The risk with forcibly keeping interest rates low is you create another bubble, which is odd because we’re in the fix we’re in because we burst out of a real bad financial bubble.
My fear is that we’re substituting bubbles.
We’re encouraging the very reckless hedging and leveraging that brought on the last financial meltdown.
I’m not saying that happens again. But you don’t have to be Nostradamus to see where this kind of stuff goes. It’s inflationary, for one thing, and likely prompts a continued run-up in commodity prices that had stalled for a while.
After the Supreme Court ruled on Monday that a Montana campaign finance law prohibiting corporations from participating in elections, many are wondering what the future of the Citizens United case law and the First Amendment may be. George Will probably said it best while recently discussing the concept of “super PACs”:
This kind of pretense or charade is what you get when you get into the business of regulating political speech in a country with the First Amendment. If we would just deregulate political speech — let anyone give anything they want to anyone, call it freedom,” what a concept, and we wouldn’t have all these pretenses.
It still boggles my mind that anyone would oppose the rights of individuals, either acting alone or as a group formed out of some common interest, to express their opinion on an issue or against a certain politician. Of course, there are populists that are always going to oppose anything corporations do and aren’t going to be willing to listen to reason. But the sad fact is that there is now talk of undoing the Supreme Court’s ruling in Citizens United through a constitutional amendment.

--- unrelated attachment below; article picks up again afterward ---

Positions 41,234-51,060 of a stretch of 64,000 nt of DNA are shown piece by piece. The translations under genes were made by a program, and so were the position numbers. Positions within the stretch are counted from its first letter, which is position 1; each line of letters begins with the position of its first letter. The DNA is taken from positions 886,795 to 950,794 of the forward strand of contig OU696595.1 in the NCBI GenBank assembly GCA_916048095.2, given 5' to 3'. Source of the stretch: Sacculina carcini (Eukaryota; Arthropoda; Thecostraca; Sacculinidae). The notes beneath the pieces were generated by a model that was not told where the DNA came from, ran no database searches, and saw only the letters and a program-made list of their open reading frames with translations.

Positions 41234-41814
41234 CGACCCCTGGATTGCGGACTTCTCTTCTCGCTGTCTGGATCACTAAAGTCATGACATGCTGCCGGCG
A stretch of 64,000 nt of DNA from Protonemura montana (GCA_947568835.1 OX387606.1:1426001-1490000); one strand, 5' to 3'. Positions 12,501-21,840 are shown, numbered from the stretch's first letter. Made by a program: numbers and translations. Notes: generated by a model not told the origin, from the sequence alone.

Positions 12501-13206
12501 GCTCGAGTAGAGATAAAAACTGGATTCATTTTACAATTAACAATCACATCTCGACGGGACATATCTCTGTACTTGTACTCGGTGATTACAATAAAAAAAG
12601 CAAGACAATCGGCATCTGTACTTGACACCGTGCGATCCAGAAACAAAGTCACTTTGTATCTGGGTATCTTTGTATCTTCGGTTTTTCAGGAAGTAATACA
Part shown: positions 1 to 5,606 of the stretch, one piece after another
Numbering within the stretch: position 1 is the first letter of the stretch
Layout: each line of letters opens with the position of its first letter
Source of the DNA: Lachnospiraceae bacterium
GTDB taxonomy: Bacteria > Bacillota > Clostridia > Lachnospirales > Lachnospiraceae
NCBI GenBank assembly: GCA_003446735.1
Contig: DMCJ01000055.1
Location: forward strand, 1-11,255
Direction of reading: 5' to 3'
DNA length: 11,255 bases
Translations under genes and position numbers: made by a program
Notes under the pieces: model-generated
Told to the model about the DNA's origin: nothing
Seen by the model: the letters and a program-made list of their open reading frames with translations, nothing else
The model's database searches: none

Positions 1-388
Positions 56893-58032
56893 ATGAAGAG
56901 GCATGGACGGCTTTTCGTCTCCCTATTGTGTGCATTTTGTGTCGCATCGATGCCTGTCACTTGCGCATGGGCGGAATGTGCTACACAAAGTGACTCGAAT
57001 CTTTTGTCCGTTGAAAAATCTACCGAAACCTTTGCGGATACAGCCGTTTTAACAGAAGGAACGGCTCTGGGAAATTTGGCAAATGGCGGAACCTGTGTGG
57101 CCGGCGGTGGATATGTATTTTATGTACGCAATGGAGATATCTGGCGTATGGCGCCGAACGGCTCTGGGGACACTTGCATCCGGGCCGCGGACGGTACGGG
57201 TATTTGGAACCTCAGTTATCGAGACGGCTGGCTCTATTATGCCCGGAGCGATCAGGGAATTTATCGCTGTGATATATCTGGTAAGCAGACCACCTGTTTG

In a new video from the Cato Institute, John Samples and Caleb Brown discussed Citizens United and the First Amendment and what we can expect in the future as the push to overturn the Supreme Court’s ruling heats up:
Last year, we often poked fun at Donald Trump, who was at the time seeking attention and ratings for his TV show as he supposedly pondered a run for president. Trump managed to get a lot of media in-part due to waving the banner for Birthers and playing up economic populism by promising to start a trade war with China.
Trump ended up being the butt of jokes after the White House put a copy of Barack Obama’s birth certificate on display and after a debate he was going to moderate ended up being ignored by several Republican candidates.
But now Trump is getting attention from Mitt Romney, the presumptive Republican nominee, and this is leaving some with a headache due. George Will, who writes at the Washington Post, made his feelings about engaging Trump known over the weekend on This Week, questioning Romney’s association with him:
This morning on “This Week,” ABC News’ George Will called Donald Trump a ”bloviating ignoramus,” questioning why presumptive Republican presidential nominee Mitt Romney is associating with the real estate mogul, who once again falsely questioned President Obama’s birthplace this week.
“I do not understand the cost benefit here,” Will said on the “This Week” roundtable. “The costs are clear. The benefit — what voter is gonna vote for him (Romney) because he is seen with Donald Trump? The cost of appearing with this bloviating ignoramus is obvious it seems to me.
George Will, easily the best conservative writer out there, penned a great colum at the Washington Post explaining why Republicans need to whining about proposed reductions in defense spending and withdrawal from Iraq and Afghanistan: